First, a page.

By Lois Rogers | Correspondent
Faithful filled row after row of pews the morning of March 3, settling in for a peaceful Rosary, reflection and remembrance before the sounds of pipes and drums filled Belmar’s St. Rose of Lima Church ahead of Mass celebrated by Bishop David M. O’Connell, C.M.
“Top of the morning,” Bishop O’Connell said in his opening remarks for the 33rd Investiture Mass, held a day before the annual Belmar-Lake Como St. Patrick’s Day Parade, proclaiming it “a great day as Bishop to celebrate in advance of St. Patrick’s Day.”
Photo Gallery: 2018 St. Patrick's Day Investiture Mass
The Mass invested Dan Reilly of St. Denis Parish, Manasquan, as grand marshal and Patricia Jenkins of St. Rose Parish as deputy grand marshal for this year’s parade.
The church was filled with people, including former grand marshals and deputy grand marshals, relatives and friends, officials and the public at large.
St. Rose parishioner Jane Walsh, whose memories of the event stretch back the entire 33 years, shared with pride how the Belmar-Lake Como event has become the largest St. Patrick’s Day parade in the state.
“People come from all over to be here now. We’ve loved it from the beginning,” Walsh said, explaining how at the start, “you just joined in. The first year, there were more fire engines than there were marchers.”
Mass began as the stirring sounds of the Pipes and Drums from the Jersey Shore and Old Bridge signaled the opening procession, and members of the parade planning committee, the Knights of Columbus and Irish dancers preceded Bishop O’Connell and concelebrating priests, which included Msgr. Edward Arnister, St. Rose Parish pastor, and Msgr. Casimir Ladzinski, who served as parish pastor for five years.
In his homily, Bishop O’Connell recognized the scope of the parade and offered congratulations and “slainte” (good health) to Reilly and Jenkins, “two great Irish folk who will serve as grand marshal and deputy grand marshal of the big parade. A thousand welcomes to all!”
Turning to the day’s Reading, the Bishop reflected on the First Reading from the Book of Micah, in which he noted how the prophet “urges us to follow God as a shepherd who leads us in life’s right paths as we honor all the covenants and promises God has made with us and we with God.”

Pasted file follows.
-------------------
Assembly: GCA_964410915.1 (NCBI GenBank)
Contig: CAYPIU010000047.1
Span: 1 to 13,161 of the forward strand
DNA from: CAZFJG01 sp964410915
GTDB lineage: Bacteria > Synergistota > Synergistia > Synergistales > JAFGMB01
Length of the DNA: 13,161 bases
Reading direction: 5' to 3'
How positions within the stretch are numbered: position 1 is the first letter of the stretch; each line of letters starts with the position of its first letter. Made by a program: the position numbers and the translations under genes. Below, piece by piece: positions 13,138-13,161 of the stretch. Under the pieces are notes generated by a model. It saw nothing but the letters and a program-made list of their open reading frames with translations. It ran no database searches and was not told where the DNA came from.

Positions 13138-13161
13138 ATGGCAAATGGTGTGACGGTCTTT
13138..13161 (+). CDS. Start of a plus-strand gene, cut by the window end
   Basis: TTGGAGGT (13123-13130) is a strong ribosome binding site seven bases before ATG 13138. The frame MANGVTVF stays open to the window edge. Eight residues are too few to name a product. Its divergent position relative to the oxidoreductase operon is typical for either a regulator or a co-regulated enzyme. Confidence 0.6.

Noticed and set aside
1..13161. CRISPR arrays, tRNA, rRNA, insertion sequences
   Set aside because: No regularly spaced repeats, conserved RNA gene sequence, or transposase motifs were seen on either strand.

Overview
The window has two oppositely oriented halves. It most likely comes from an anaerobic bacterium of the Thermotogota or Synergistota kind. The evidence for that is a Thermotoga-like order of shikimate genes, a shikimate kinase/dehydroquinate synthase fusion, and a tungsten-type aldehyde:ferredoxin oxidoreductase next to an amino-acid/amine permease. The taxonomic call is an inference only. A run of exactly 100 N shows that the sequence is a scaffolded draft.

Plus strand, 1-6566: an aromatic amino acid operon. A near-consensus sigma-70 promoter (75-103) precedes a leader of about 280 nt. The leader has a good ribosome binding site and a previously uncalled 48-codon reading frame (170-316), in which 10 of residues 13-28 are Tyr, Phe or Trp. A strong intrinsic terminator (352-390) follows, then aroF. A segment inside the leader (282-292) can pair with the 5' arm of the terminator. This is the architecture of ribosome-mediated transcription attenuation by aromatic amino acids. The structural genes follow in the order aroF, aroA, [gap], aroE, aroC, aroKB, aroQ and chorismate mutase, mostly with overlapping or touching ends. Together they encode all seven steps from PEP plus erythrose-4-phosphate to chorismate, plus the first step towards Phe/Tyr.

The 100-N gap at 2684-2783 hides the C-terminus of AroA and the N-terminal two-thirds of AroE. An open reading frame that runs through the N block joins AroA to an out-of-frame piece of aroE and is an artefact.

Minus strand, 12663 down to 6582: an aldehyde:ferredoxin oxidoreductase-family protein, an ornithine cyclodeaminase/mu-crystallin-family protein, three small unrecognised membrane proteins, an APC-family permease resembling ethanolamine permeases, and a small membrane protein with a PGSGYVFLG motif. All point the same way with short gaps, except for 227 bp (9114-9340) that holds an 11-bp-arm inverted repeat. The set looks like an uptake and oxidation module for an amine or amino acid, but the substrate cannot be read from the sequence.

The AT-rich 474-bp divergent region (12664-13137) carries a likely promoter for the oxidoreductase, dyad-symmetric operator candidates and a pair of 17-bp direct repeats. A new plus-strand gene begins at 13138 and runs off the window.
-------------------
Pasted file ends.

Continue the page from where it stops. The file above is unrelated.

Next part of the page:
The prophet, he said, reminds us that God “removes guilt and pardons sin for the remnant of his inheritance … does not persist in anger forever” but delights in clemency.
“What a beautiful and consoling message for all of us who in this holy season of Lent are mindful of our sins and doing works of penance,” Bishop O’Connell said.
These words, he said, become even clearer in the day’s Gospel from St. Luke as Jesus relates the story of the Prodigal Son. “God, of course, is the father of two sons who represent us and two approaches we take to his great love.”
“The younger son turned from the father, squandering all his gifts, but when he realized the error of his ways, he returned home, repented of his misdeeds and was forgiven, while the older son grew resentful. But loving both his sons, the father invites him to reconsider.”
The takeaway, the Bishop said, is “whether we return sooner or later, God’s arms are always open.”
With a gentle nudge, he brought the parable around to the celebration at hand, drawing knowing glances and appreciative laughter from those in church.
“There’s an old joke that accuses the Irish of forgiving and forgetting everything … ‘but the grudge.’ Whether you’re Irish or not, today God reminds us all to ask him to forgive ‘us our trespasses as we forgive those who trespass against us’ and just one more thing: to forget ‘the grudge!’”
Prior to the final blessing, Bishop O’Connell led a ceremony in which he invested Reilly and Jenkins. The two were adorned with sashes of honor.
The Mass also honored parade committee members, grand marshals and deputy grand marshals who died during the year: Charles and Kathleen Donnelly, Jackie Cavanagh, Janet McGrath and Jack Rea. Also featured: “Danny Boy” by Bobby Byrne, an acclaimed Irish-American musician who is known around the Jersey Shore, the singing of the Irish national anthem and lunch.